Relationships between protein forms will be simple and direct and make use of existing relations whenever possible. We will use OBO's Relations Ontology as a source of well-defined relationships, adding further relationships on the basis of need. For example, it is biologically reasonable to say that the product of a post-translational modification is modified_from the initial protein. However, using such a relationship adds complexity to the system and hinders the possible interconnections with other ontologies. In fact, modified_from is just a more specific way of asserting that "new entity created_from old entity" or "new entity derives_from old entity." The three relations convey identical ideas, but the latter is already part of the core set of relations . Note, however, that this existing relation does not accurately describe the relationship between two variations of the same gene product, nor does the is_a relation. Therefore, we use a new relation variant_of for this situation.
Populating ProForm classes: Resources
Both the richness and the usefulness of an ontology stem from the diversity and comprehensiveness of its classes. Accordingly, we intend to capture the diverse forms that a protein can take. UniProtKB/Swiss-Prot contains information on sequence variants due to mutation, alternative splicing, or protein cleavage, and on post-translational modification. These data, found within the controlled vocabulary of FT (feature) lines or free text of CC (comment) lines, have been used to populate the appropriate classes. Other sources of data from which information can be computationally extracted include MGI  and iProClass .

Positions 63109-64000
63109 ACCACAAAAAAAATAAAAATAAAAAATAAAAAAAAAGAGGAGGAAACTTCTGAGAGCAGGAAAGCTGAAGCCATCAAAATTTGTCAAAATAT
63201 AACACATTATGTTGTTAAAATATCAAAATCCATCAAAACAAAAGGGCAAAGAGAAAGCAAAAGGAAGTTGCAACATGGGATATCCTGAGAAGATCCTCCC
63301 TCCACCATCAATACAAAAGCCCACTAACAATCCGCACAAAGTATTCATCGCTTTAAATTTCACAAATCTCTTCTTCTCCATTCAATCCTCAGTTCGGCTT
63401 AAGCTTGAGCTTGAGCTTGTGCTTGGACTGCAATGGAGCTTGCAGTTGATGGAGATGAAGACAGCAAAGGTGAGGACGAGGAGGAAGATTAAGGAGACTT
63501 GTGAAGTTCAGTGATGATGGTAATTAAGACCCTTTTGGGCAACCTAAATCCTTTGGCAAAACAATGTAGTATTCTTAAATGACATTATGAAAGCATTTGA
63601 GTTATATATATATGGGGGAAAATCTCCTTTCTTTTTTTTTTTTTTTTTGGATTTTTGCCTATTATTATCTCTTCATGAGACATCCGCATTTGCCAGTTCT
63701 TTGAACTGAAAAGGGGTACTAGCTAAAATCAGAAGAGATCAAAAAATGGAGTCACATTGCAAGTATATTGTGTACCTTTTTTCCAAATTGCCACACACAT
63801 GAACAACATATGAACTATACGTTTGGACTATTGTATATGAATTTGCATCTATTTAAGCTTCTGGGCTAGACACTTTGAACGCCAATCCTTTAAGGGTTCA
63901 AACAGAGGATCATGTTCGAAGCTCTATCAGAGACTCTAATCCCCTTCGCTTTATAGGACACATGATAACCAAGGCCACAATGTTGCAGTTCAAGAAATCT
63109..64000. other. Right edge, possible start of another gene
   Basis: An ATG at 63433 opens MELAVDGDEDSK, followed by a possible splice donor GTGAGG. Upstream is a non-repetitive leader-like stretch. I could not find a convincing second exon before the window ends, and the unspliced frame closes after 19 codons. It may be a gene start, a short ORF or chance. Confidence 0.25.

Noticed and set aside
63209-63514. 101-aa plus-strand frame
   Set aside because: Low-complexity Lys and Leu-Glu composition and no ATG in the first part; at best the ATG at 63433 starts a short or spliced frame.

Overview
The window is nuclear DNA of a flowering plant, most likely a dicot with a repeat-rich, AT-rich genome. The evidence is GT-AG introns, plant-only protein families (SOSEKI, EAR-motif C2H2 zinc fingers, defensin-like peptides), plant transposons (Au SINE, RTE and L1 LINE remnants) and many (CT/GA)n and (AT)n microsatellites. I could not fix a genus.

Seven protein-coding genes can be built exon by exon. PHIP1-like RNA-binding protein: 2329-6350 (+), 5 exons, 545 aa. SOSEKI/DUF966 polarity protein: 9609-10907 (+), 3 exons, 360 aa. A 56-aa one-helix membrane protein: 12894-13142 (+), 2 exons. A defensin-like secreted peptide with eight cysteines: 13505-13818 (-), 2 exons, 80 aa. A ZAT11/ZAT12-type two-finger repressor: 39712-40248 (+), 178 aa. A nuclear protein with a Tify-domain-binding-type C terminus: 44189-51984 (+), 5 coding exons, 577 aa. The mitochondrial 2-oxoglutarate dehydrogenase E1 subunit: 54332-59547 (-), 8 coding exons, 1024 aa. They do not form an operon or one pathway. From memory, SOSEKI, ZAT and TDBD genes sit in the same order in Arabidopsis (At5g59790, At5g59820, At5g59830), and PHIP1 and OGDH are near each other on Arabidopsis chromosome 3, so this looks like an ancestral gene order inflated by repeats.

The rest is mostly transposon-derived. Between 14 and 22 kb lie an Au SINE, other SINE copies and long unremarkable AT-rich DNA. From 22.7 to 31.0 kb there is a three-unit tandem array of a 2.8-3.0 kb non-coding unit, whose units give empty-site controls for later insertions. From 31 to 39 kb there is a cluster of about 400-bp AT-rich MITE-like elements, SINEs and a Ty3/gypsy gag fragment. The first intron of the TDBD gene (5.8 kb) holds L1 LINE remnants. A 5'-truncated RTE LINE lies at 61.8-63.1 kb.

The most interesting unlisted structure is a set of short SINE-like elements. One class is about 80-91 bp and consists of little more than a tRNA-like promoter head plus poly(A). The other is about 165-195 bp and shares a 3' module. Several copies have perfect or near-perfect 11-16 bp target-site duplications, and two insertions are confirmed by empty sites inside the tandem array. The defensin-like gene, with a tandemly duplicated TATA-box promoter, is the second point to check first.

Populating ProForm classes: Mechanism
We have developed a parser to transform information from the sources indicated above into OBO format nodes and relationships. The parser captures experimentally verified biological entities, ignoring those labeled as "by similarity," "potential," or "probable." There are three kinds of entities considered by the parser: isoforms, variants, and cleavage and modification products. For example, post-translational modification nodes are automatically populated from UniProtKB based on the FT field and from iProClass based on the PIR Feature and Post Translational Modification fields. Automatically-populated ProForm terms are verified by a curator and edited using OBO-EDIT. Additional terms are added as necessary after curator review of the literature.